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Lesson 5 Group operators
Objective Describe group operators and what they do.

Group Operators in Oracle: Function and Purpose

Group operators in Oracle play a critical role in manipulating and managing data. They allow you to perform operations on a dataset as a whole, returning a single result that summarizes the information contained within. Understanding the function and purpose of these operators is essential for effective database querying and management in Oracle Database.

Group Operators Defined

In Oracle, group operators refer to SQL operations that aggregate data from multiple rows into a single output row. This is particularly useful for performing calculations and comparisons across a dataset, enabling efficient data analysis and manipulation.

Key Group Operators in Oracle


Function: The `GROUP BY` clause groups rows that have the same values in specified columns into summary rows.
Purpose: It is used for aggregating data according to certain criteria, allowing for operations such as counting, summing, averaging, or finding the minimum or maximum values within each group.


Function: The `HAVING` clause sets conditions for the `GROUP BY` clause, similar to the way in which the `WHERE` clause sets conditions for the `SELECT` clause.
Purpose: It is used to filter the results of a `GROUP BY` query, excluding groups that do not meet the specified conditions.

Utilizing Group Operators: Examples

Example 1: Using `GROUP BY` Consider you want to find the total quantity of each product sold:
SELECT product_id, SUM(quantity)
FROM sales
GROUP BY product_id;

This query groups the sales table by `product_id`, and for each group, it sums the `quantity`.
Example 2: Using `GROUP BY` with `HAVING`
Assume you want to find products that have sold more than 100 units in total:
SELECT product_id, SUM(quantity)
FROM sales
GROUP BY product_id
HAVING SUM(quantity) > 100;

This query first groups the sales table by `product_id`. It then filters these groups, only selecting those where the total quantity sold is greater than 100.
Group operators in Oracle SQL provide vital functionality for data aggregation and manipulation. Mastery of operators like `GROUP BY` and `HAVING` is crucial for generating summary statistics, conducting analyses, and extracting meaningful insights from your database. Proper utilization of these operators enhances database query efficiency, precision, and effectiveness, promoting optimal data management and utilization in Oracle Database environments.

Group functions

When you combine rows of information together and display summarized data, you are performing group functions on the data. The table below shows you the group functions that can be used in Oracle:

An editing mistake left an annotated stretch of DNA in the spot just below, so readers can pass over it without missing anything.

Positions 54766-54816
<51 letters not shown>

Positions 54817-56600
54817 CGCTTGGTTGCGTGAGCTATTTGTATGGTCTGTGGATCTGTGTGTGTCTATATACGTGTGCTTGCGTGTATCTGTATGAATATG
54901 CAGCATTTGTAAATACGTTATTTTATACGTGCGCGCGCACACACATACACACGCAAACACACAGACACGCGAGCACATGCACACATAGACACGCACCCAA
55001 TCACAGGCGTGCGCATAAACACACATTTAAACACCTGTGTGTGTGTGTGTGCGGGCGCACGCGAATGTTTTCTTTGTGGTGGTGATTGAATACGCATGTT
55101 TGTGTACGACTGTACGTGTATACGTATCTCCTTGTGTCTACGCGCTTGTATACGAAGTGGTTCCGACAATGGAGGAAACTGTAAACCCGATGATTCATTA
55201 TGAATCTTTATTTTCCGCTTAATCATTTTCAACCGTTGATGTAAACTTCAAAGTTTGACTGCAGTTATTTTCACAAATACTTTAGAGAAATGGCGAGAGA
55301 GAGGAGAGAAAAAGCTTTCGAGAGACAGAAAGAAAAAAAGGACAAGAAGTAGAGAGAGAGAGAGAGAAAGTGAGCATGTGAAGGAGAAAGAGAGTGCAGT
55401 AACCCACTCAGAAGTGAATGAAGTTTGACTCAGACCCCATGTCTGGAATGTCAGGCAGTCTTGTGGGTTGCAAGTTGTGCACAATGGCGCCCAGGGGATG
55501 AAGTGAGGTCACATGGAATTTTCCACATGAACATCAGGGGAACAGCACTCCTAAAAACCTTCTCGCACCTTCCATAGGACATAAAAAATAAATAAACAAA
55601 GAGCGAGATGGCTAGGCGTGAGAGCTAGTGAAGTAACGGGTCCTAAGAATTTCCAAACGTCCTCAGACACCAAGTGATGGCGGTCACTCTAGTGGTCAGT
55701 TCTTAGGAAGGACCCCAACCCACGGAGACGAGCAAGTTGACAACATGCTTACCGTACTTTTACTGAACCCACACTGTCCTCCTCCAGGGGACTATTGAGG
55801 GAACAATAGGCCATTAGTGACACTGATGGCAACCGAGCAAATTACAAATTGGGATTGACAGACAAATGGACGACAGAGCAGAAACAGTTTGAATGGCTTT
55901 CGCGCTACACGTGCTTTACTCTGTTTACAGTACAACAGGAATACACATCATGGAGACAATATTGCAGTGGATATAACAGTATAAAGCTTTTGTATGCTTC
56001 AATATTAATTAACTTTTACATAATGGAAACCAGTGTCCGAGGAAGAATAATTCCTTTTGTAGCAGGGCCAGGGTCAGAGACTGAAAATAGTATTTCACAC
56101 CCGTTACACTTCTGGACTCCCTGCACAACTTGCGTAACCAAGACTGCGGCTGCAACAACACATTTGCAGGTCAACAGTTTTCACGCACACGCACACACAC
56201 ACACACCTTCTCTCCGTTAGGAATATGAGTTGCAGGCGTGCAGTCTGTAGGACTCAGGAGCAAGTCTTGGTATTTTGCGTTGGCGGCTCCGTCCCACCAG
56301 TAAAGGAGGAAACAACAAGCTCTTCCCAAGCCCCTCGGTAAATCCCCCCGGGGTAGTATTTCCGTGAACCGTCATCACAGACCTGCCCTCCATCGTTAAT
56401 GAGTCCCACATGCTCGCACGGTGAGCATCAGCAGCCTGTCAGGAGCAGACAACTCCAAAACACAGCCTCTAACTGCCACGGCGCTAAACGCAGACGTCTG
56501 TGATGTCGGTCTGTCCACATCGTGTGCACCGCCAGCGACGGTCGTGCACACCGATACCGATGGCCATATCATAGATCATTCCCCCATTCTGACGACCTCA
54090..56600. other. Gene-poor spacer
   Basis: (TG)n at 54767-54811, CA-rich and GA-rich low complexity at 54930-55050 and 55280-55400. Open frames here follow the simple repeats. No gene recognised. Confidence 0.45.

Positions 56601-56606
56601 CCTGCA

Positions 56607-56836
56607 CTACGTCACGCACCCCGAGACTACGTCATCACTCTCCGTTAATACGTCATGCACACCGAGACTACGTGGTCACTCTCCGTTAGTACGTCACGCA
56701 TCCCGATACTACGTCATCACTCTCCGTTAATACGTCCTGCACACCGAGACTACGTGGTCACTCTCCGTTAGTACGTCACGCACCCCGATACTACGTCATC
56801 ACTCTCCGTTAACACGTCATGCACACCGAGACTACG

Group function Description
SUM()Adds up a total amount for the column or expression within the parentheses
MAX()Finds the maximum value for the column or expression within the parentheses
MIN()Finds the minimum value of the column or expression within the parentheses
AVG()Finds the average value (ignoring null values)
COUNT()Finds the number of rows in which the column being counted is not null
STDDEV()Calculates the standard deviation of values
VARIANCE()Calculates the variance of values

Here is a typical query that adds up sales by customer:

The GROUP BY clause determines how the SUM function groups the query rows when it adds them up. In the example, each uniquecombination of FIRSTNAME and LASTNAME has a summary of the TOTAL_SALES_AMOUNT column. While GROUP BY is not required, it is a common ingredient in queries that use group functions. [1]

Whenever you use the GROUP BY clause, add a corresponding ORDER BY clause so that all rows are evaluated and grouped properly.

DISTINCT in Group Functions

All group-value functions have a DISTINCT versus ALL option. COUNT provides a good example of how this works. Here is the format for COUNT (note that | means or):

Here is an example:
select COUNT(DISTINCT City), COUNT(City), COUNT(*)
------------------- ----------- --------
2                       8           8

This query shows a couple of interesting results. First, DISTINCT forces COUNT to count only the number of unique city names. If asked to count the DISTINCT midnight temperatures, it would return 7, because two of the eight temperatures were the same.
When COUNT is used on City but not forced to look at DISTINCT cities, it finds 8. This also shows that COUNT can work on a character column. It is not making a computation on the values in the column, as SUM or AVG must; it is merely counting how many rows have a value in the specified column. COUNT has another unique property: value can be an asterisk, meaning that COUNT tells you how many rows are in the table, regardless of whether any specific columns are NULL. It will count a row even if all its fields are NULL.
The other group functions do not share COUNT's ability to use an asterisk, nor its ability to use a character column for value (although MAX and MIN can). They do all share its use of DISTINCT, which forces each of them to operate only on unique values.
The next lesson describes three group operators you can use when working with groups of data.
[1] Group function: A group function is a predefined way to combine rows of information together and display summarized data. A common group function is the SUM function, which adds values into a total sum.